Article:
“It seems to me that things that are going to bring an economic boost to the province or to cities are getting built rather fast,” said Felicella, who spoke to Glacier Media at the same time news was breaking Monday about firefighters finding the body of woman in a tent on East Hastings Street, where homelessness and drug addiction persist.
BC Coroners Service statistics show 562 peopled died in Vancouver of a drug overdose in 2022. More than 2,000 people were recorded as homeless in March 2020 and that number is expected to have increased since that count; results will be made public in the fall of last week’s homeless count.
“These [politicians] have to all pull together and stop passing the buck,” he said, describing the delayed project as a potential “game-changer” in supporting people and giving them the ability to move forward with their lives. “Whether it’s building permits or this or that, just stop talking about it and get it done.”
Teaching, research and learning hub
The detox centre included in the project would be a direct replacement for the existing Vancouver Detox Centre, which includes a sobering centre. It’s been operating nearby at 377 East Second Ave. for more than 30 years.
Vancouver Coastal Health has wanted to replace it for many years because the health authority says it’s undersized for the growing demand in the city for withdrawal and substance-use programs.
The detox, or withdrawal management centre, will also serve as an academic teaching, research and learning hub.
At the time of the project’s approval in 2019, BC Housing said it would rent about 50 per cent of the housing units to households below the province’s Housing Income Limits (HIL) levels, with the remaining rented at Canada Mortgage and Housing Corporation (CMHC) private rental market rates for Vancouver.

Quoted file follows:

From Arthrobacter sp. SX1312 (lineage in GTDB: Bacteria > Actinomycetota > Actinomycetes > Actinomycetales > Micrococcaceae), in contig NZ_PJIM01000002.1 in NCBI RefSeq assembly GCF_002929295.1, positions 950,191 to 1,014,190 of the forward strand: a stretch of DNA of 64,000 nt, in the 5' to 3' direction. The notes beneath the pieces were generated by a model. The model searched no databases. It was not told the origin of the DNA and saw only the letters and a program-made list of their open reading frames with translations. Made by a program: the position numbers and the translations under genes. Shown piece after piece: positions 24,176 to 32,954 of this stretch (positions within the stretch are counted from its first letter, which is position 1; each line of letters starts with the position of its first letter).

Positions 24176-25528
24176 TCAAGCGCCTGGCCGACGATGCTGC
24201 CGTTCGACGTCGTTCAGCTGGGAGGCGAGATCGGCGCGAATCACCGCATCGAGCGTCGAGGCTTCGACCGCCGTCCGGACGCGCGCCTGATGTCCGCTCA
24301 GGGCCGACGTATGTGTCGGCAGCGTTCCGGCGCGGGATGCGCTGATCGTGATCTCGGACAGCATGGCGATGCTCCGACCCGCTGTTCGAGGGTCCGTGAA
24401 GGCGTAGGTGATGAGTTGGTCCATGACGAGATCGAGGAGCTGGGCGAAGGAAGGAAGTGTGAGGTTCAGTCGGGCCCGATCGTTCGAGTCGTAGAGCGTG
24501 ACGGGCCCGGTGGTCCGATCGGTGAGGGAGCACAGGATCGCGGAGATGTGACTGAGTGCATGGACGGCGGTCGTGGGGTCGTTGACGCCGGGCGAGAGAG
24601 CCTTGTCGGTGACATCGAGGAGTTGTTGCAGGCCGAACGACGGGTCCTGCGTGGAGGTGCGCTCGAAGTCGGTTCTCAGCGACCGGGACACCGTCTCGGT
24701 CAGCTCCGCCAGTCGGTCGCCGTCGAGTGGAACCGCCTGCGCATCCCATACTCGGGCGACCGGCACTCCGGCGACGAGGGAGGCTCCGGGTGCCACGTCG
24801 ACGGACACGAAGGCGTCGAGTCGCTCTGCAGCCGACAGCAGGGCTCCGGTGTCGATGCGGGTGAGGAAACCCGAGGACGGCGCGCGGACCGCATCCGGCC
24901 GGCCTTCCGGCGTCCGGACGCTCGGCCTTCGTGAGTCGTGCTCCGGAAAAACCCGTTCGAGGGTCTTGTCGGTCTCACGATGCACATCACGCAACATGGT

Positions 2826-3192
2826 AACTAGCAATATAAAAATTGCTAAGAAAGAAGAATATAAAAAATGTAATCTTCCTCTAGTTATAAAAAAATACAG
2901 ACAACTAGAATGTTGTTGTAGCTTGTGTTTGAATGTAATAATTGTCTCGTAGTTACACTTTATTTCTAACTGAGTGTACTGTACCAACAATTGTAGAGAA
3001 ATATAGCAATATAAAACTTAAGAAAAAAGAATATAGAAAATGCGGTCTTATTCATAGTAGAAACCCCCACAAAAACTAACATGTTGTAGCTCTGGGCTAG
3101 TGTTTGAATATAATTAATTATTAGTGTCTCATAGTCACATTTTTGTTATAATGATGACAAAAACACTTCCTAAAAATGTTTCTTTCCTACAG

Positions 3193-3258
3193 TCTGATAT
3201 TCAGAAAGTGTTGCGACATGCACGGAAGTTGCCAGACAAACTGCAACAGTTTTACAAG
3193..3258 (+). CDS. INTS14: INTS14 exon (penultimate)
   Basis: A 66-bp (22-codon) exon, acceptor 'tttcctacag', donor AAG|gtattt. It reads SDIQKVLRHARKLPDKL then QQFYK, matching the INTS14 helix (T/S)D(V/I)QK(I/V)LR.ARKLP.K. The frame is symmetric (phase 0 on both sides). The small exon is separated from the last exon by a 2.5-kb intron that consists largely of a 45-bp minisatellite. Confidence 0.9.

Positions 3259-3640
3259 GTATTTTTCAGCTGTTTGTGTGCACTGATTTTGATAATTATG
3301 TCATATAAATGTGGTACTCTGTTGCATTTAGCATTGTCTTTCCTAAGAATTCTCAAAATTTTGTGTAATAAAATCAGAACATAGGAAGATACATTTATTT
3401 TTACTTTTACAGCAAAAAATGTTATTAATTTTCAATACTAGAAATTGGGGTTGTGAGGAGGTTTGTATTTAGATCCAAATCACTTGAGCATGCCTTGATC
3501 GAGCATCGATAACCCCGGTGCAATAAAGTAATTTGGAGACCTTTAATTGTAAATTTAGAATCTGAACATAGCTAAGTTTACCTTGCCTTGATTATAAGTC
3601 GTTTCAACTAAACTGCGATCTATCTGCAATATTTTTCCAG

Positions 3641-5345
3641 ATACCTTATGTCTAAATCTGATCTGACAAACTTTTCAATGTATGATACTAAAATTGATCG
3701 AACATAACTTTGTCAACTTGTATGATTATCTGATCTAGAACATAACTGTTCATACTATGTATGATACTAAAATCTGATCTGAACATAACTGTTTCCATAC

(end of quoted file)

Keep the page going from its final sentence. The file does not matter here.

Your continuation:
HILs rates in 2019 meant a household earning $41,500 would pay $930 a month for a studio. A household with an income of $43,500 would pay $1,080 for a one-bedroom, while a household earning $58,000 would pay $1,300.
The CMHC private rental market rate in 2019 for a one-bedroom was $1,730 for the neighbourhood, and $2,500 for a two-bedroom.
Back in 2019, the site was occupied — and still is — by three single-family homes, one duplex containing two homes and a three-storey apartment building with 13 units, totalling 18 units.
Residents were to be provided a tenant relocation plan and offered right of first refusal for the new housing, if they met eligibility requirements. The property stretches from Clark Drive up East First Avenue to McLean Drive.
With files from Naoibh O’Connor